In this excerpt from the report ‘COVID-19 Tax Issues For Businesses’, Sarah Bradford gives some advice for employers and employees in this current situation.
Employees Working From Home
To help contain the spread of Coronavirus, employees were required to work from home where they could. As a result, large numbers of employees found themselves working from home for the first time, often at very short notice.
Most employees who do not normally work from home needed to be set up with equipment and supplies to enable them to work from home. Typically, this may include a computer and maybe a printer, stationery and perhaps a desk and office chair. This may be provided by the employer, or the employee may source and pay for the equipment, potentially claiming a reimbursement from the employer. The way in which equipment and supplies are made available to homeworking employees impacts on the tax position, and it is important that the associated tax implications are understood. Some of the rules were relaxed during the Covid-19 pandemic to provide a more level playing field.
Employees may incur additional household expenses as a result of working from home. The employer may provide an allowance to cover these. Where no allowance is forthcoming, the employee may be able to claim tax relief.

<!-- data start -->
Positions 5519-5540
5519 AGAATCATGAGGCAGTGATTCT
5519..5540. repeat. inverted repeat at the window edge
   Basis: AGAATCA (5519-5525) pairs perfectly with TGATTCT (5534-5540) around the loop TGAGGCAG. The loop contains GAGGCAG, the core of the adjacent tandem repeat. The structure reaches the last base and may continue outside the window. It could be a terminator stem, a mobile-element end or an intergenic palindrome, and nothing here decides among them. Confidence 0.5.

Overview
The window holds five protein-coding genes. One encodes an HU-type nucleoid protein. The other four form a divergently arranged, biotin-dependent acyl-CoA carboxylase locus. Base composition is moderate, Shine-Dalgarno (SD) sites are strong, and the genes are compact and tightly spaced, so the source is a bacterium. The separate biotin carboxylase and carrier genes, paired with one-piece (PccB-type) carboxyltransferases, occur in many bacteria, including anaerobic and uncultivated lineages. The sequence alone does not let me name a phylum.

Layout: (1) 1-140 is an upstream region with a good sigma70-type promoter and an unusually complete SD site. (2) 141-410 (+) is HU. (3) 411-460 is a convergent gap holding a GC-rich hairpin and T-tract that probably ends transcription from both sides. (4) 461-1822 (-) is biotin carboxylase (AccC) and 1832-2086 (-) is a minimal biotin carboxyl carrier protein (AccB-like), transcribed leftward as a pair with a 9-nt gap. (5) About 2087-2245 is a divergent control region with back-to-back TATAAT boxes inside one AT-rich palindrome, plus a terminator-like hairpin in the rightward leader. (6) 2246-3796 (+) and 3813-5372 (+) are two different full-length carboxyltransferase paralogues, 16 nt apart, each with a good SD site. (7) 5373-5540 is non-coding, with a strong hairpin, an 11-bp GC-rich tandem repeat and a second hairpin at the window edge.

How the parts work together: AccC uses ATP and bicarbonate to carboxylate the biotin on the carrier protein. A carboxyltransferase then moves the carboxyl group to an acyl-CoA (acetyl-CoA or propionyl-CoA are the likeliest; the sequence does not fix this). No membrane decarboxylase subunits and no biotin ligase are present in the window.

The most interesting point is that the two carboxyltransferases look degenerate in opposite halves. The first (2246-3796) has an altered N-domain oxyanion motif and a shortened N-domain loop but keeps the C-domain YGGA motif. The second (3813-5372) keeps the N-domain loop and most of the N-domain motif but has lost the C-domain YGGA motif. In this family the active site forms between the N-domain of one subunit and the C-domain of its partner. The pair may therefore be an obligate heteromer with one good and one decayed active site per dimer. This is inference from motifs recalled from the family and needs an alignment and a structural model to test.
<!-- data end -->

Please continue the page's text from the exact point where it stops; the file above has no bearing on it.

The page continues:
Equipment and Office Supplies
The way in which equipment and office supplies are made available to an employee determines the tax position.
Employer Provides Equipment and Supplies
A tax exemption is available where an employer provides equipment and supplies to enable an employee to work from home. The exemption covers the provision of items such as office furniture, stationery, office or workshop materials and computer equipment. Home telephone lines may also be covered if there is a clear business need for the employer to provide it.
To qualify for the exemption, certain conditions must be met:
- any private use of the equipment or supplies must not be significant;
- the sole purpose of the provision must be to enable the employee to perform the duties of their employment; and
- the provision does not comprise an excluded benefit (such as a car or the alteration of the living accommodation, for example to create a home office).
As long as the employer provides the equipment or office supplies directly to the employee and the above conditions are met, no tax liability arises, and there is nothing to report to HMRC.
Employee Provides Equipment etc. And Is Reimbursed By The Employer
Normally, while reimbursement of revenue items may fall within the exemption for paid and reimbursed expenses if the expense would be deductible if met by the employee (as would be the case if it was incurred wholly, exclusively and necessarily in the performance of the duties of the employment) reimbursement of capital expenditure, such as computers and furniture would trigger a tax liability.
However, the position has been relaxed temporarily where the employee is working from home due to Coronavirus, enabling tax-free reimbursements to be made where the employee purchases equipment so that they can work from home and reclaims the cost from the employer. As a result of the relaxation, a temporary tax exemption and National Insurance disregard applies to the expenditure reimbursed by the employer where: